PAUL AND SUZEE GRILLEY HELD THEIR CHAKRAS AND MERIDIANS YIN YOGA TEACHER TRAINING AT TRUE Yoga in Singapore earlier this year, and I attended. Their unique perspective of anatomy is gleened from countless hours of cadaver research and finds each of us have different shape bones which determines much of our asana ability. The training also explained the relationship between the Traditional Chinese Medicine theory of meridians and chi and the yoga/Ayurvedic concept of nadis and prana. In addition, they introduced us to meridian meditation. This article, however, focuses on their teaching of chi/prana flow and Yin yoga. I expect most readers believe our minds and bodies are inter-connected. So if the body is sick, it affects emotions and the mind becomes dull or unpleasant. Conversely if the mind has negative emotions, it stresses various organs causing heart disease, liver problem, digestive issues and so on. Eastern practices understand how wrong thinking leads to wrong emotions, which eventually leads to physical illness and a vicious cycle. To gain some control over our emotions, the Eastern way would begin by working on the physical body. By moving the life force (the Chinese system calls it Chi, Japanese calls it Qi, and the Ayuvedic system calls it prana), we deviate from an emotional vicious cycle, or samskara in Sanskrit. With consistent practice, we strive towards a healthy body and peaceful mind. Only recently have Western scientists started to be more receptive towards these Eastern theories. And while they acknowledge that stimulating chi/prana seems to work, they don’t know why. And this is because, Paul says, Western scientists having been trying to see chi/ prana in dead bodies. Obviously they have not been successful, as chi/prana can only be found in living tissue.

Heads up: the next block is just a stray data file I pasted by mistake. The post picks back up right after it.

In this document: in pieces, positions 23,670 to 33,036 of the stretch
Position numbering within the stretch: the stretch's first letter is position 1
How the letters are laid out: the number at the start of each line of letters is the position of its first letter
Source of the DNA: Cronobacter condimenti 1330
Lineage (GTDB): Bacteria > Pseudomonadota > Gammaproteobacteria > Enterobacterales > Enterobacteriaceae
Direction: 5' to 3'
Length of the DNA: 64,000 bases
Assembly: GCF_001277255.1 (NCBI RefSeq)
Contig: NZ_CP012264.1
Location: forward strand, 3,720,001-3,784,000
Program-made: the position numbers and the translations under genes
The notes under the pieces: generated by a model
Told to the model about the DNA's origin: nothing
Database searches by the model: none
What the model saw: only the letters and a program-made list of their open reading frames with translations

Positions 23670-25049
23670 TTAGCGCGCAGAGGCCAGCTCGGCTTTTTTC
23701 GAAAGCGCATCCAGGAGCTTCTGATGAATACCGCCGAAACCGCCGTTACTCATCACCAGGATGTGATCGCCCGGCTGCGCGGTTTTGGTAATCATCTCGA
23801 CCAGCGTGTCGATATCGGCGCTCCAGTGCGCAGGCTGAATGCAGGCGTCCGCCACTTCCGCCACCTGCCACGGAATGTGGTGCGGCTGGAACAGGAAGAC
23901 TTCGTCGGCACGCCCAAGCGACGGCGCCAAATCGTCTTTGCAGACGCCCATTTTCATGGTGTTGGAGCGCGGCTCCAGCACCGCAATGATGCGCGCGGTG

chi meridians are created by hyaluronic acid